The European Parliament, the Council and the Commission reached today a political agreement on a new set of rules that will ensure protection of 100% of EU farmers and of a very large majority of EU agri-food companies against practices contrary to good faith and fair dealing.
The new European law will cover agricultural and food products traded in the food supply chain, banning for the first time up to 16 unfair trading practices imposed unilaterally by one trading partner on another. Other practices will only be permitted if subject to a clear and unambiguous upfront agreement between the parties involved.
Today the European Commission adopted a strategic long-term vision for a prosperous, modern, competitive and climate neutral economy by 2050 – A Clean Planet for all.
The strategy shows how Europe can lead the way to climate neutrality by investing into realistic technological solutions, empowering citizens, and aligning action in key areas such as industrial policy, finance, or research – while ensuring social fairness for a just transition.
Two new studies published today by the European Commission highlight the increasing importance of EU exports for job opportunities in Europe and beyond.
EU exports to the world are more important than ever, supporting 36 million jobs across Europe, two thirds more than in 2000. 14 million of these jobs are held by women. In addition, EU exports to the world generate €2.3 trillion of value added in the EU.
Exports from Ireland to countries outside the EU support 648,000 jobs in Ireland. Irish companies’ exports outside the EU were worth €128 billion in 2017.
The European Commission said today that Ireland's draft national budget is "compliant" with the EU's Stability and Growth Pact rules.
Ireland was one of ten countries that were found to be compliant: Germany, Ireland, Greece, Cyprus, Lithuania, Luxembourg, Malta, Netherlands, Austria, and Finland.
The EU and UK negotiators have agreed in full on the terms of the Protocol on Ireland and Northern Ireland. The Protocol includes all the provisions on how the so-called “backstop” solution for avoiding a hard border between Ireland and Northern Ireland would work. This forms part of the overall Withdrawal Agreement and will apply unless and until it is superseded, in whole or in part, by any subsequent agreement. Both the EU and the UK will use their best endeavours to conclude and ratify a subsequent agreement by 1 July 2020.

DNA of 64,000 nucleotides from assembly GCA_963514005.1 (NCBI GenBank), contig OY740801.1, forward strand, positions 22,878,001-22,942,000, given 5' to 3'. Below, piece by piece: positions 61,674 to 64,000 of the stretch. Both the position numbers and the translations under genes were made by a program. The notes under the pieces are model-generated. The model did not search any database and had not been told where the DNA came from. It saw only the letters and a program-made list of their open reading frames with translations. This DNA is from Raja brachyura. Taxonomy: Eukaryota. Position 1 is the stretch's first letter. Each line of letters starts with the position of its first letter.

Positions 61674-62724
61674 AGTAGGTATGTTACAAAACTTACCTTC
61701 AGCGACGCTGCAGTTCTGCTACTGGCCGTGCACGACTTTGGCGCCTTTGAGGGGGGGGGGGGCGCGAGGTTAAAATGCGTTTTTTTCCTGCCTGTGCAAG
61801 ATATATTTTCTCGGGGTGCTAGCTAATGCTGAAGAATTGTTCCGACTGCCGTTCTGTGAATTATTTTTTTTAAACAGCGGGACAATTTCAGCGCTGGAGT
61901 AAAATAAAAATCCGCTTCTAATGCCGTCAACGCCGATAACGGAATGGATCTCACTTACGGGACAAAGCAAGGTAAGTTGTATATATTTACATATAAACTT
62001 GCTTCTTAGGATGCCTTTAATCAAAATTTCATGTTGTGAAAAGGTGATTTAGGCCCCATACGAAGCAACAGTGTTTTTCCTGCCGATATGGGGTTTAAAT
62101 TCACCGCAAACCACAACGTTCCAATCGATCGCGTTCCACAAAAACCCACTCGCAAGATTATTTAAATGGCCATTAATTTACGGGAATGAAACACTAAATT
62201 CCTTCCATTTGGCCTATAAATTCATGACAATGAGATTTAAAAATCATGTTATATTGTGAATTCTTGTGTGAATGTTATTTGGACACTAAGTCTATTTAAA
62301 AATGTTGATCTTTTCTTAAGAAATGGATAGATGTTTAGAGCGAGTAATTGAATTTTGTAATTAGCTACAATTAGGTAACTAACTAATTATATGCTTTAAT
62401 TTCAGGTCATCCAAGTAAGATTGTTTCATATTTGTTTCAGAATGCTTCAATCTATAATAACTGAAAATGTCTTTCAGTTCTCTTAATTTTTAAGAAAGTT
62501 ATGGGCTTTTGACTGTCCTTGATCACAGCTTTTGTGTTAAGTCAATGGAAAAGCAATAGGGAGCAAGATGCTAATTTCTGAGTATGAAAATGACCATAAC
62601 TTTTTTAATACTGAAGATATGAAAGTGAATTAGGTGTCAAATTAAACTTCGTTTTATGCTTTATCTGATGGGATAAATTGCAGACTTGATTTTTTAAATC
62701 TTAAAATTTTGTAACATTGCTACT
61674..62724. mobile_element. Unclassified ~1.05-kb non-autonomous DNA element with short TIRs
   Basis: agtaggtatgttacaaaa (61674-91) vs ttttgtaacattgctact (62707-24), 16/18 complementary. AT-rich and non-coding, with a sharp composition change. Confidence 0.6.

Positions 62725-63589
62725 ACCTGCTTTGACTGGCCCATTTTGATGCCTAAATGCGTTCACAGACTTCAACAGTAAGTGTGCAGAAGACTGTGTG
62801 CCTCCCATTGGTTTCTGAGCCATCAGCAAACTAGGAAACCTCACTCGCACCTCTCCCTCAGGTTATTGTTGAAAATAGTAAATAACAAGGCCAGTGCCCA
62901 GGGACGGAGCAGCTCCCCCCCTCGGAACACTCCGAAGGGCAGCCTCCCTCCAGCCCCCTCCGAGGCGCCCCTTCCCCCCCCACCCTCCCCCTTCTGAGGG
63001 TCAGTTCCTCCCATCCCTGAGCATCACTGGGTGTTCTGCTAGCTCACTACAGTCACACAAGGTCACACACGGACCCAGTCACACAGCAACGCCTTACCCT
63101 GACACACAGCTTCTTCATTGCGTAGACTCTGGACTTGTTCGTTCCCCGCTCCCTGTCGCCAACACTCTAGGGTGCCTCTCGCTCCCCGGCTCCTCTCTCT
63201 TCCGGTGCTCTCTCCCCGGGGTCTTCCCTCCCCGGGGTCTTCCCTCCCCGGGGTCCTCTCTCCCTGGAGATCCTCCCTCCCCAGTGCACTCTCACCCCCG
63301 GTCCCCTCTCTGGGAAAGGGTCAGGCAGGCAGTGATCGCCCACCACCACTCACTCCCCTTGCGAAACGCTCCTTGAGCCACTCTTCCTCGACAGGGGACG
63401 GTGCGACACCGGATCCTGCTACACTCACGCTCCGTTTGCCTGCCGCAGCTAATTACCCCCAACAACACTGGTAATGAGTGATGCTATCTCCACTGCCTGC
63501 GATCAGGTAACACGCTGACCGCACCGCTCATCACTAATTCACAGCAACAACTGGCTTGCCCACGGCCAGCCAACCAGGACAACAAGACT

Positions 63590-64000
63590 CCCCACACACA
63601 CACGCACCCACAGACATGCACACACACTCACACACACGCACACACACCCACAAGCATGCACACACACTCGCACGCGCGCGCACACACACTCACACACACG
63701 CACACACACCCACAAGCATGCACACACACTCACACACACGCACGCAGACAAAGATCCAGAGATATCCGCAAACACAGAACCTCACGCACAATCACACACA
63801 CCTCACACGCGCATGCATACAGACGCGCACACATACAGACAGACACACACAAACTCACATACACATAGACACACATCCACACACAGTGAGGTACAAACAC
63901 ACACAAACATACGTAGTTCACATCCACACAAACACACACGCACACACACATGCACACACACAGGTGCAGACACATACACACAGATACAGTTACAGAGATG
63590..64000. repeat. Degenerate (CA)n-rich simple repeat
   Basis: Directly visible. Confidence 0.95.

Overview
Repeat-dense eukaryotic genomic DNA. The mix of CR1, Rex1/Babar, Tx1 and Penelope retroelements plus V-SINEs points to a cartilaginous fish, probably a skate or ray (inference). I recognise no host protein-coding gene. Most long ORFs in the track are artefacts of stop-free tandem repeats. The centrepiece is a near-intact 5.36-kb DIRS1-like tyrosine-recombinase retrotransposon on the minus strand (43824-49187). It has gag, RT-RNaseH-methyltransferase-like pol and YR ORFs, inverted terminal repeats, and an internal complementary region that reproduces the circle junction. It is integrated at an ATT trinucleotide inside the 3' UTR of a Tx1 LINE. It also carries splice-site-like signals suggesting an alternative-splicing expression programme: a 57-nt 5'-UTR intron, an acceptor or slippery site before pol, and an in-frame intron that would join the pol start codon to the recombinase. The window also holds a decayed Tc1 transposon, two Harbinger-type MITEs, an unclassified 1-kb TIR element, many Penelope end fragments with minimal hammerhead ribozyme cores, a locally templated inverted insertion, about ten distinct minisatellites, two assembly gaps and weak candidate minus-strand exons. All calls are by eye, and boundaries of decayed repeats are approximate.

The negotiators of the European Commission and the United Kingdom have today reached a deal on the terms of the Article 50 Withdrawal Agreement.
All aspects of the Withdrawal Agreement have now been finalised and agreed at negotiator level. This agreement marks a decisive moment in the negotiations. The European Commission therefore recommended to the European Council (Article 50) to find that decisive progress has been made in the negotiations on the orderly withdrawal of the United Kingdom from the European Union, allowing the negotiations on the withdrawal agreement to be concluded and the next step of the process to be initiated. The negotiators have also agreed on an outline of the political declaration on the future EU-UK relationship.
The European Commission has today published a limited number of detailed contingency plans in the event of a no-deal Brexit.
In a Communication published today on "Preparing for the withdrawal of the United Kingdom from the European Union on 30 March 2019: a Contingency Action Plan", the Commission said:
"The Commission stands ready to engage as of now with the Member States that will be most affected by a disorderly withdrawal and explore pragmatic and efficient support solutions, in line with EU State aid law. In particular, the Commission will support Ireland in finding solutions addressing the specific challenges of Irish businesses.
The European Commission has today published detailed information on its ongoing preparedness and contingency work in the event of a no deal scenario in the Article 50 negotiations with the United Kingdom.
In its Autumn 2018 Economic Forecast published this morning, the European Commission revised upwards its growth predictions for Ireland for 2018 and 2019 (see attached table) compared to the Summer 2018 forecasts. GDP growth for Ireland is now forecast to reach 7.8% in 2018 and 4.5% in 2019.
The Ireland country report says: "GDP growth in Ireland is expected to be strong this year, driven largely by the activities of multinational companies, but the pace is projected to moderate. The positive performance of the labour market and construction investment are expected to support the domestic economy in the near term. The government deficit is projected to turn slowly into a surplus, but risks to the fiscal outlook remain."
European Commission Vice-President for Energy Union Maroš Šefčovič is in Dublin today where he gave a keynote speech at the 2018 Climate Innovation Summit in Dublin Castle.
The focus of the Summit was on the finance needed to accelerate climate action. See below for the full text of the Vice-President's speech
During his visit, the Vice-President also met Richard Bruton, Minister for Communications, Climate Action and Environment to discuss the Clean Energy Package and the preparation of Ireland's 2030 national energy and climate plan.
See below for the full text of the Vice-President's speech.